An argument to support the view that 'everything
about the play [King Lear] hangs on the first two scenes not
just the plot but the values as well.'
'King Lear, as I see it, confronts the perplexity and mystery of human
action.' (Shakespeare's Middle Tragedies, 169) As the previous quotation
from the scriptures of Maynard Mack implies, King Lear is a very complex
and intricate play which happens to be surrounded by a lot of debate. 'The
folio of 1623, which was, as is well known, edited by two of Shakespeare's
fellow actors' (Notes and Essays on Shakespeare, 242), contains not only
historical errors, but errors which pertain to certain characters speaking other
characters lines. Amidst all the controversy one fact can be settled upon by
all; King Lear is one of Shakespeare's best tragedies. While being a great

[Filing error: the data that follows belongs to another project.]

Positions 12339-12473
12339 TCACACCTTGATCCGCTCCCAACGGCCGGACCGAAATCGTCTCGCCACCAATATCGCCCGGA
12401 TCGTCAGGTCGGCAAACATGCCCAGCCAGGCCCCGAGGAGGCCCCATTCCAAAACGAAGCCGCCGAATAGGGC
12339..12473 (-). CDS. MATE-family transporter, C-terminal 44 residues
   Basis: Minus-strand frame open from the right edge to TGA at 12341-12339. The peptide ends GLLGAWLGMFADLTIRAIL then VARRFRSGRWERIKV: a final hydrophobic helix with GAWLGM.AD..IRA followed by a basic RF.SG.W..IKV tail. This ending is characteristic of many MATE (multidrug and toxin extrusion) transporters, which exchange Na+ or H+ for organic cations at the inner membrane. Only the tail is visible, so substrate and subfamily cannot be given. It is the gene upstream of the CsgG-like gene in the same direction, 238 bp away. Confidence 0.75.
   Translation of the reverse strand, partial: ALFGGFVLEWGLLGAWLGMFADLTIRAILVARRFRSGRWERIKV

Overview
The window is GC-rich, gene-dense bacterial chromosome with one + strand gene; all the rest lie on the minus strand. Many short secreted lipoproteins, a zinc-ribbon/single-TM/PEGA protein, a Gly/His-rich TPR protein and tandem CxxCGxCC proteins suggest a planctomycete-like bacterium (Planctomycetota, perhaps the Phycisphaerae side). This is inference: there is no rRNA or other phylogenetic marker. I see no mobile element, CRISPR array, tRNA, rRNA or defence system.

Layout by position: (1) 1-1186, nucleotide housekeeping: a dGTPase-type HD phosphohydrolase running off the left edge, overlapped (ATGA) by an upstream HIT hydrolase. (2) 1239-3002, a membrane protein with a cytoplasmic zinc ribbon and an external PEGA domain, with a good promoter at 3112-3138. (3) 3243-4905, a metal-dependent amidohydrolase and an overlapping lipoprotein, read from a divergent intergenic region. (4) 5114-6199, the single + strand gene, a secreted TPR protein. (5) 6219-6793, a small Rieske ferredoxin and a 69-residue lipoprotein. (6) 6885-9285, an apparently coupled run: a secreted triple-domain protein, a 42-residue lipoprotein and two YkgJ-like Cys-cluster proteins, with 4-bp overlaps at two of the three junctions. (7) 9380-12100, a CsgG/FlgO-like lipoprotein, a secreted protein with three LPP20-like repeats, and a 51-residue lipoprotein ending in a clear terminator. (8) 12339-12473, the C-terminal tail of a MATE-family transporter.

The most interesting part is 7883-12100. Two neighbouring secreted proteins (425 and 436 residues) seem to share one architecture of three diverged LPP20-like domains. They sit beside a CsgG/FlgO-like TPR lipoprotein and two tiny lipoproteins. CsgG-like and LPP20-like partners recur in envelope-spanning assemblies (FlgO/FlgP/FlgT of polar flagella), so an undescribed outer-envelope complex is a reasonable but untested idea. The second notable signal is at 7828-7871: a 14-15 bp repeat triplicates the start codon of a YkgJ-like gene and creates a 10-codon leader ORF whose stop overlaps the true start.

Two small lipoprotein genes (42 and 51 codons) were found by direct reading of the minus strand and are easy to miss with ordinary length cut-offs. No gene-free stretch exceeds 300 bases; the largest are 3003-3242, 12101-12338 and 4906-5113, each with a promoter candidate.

play, the bulk of the plot in King Lear comes mainly from the first two scenes
where most of the key events happen.
Along with the plot there is also
extensive amounts of setup that occur within the dialogue which key the
audience in on the morals and values of the characters. Marilyn French is
completely accurate when she states that 'Everything about the play hangs on
the first two scenes not just the plot but the values as well' (Shakespeare's
Division of Experience, 226).
The opening scenes of King Lear do an immaculate job of setting up
the plot and forming the basis for all the events which occur in the later
scenes of the play. 'The elements of that opening scene are worth pausing
over, because they seem to have been selected to bring before us precisely
such an impression of unpredictable effects lying coiled and waiting in an
apparently innocuous posture of affairs.' (Shakespeare's...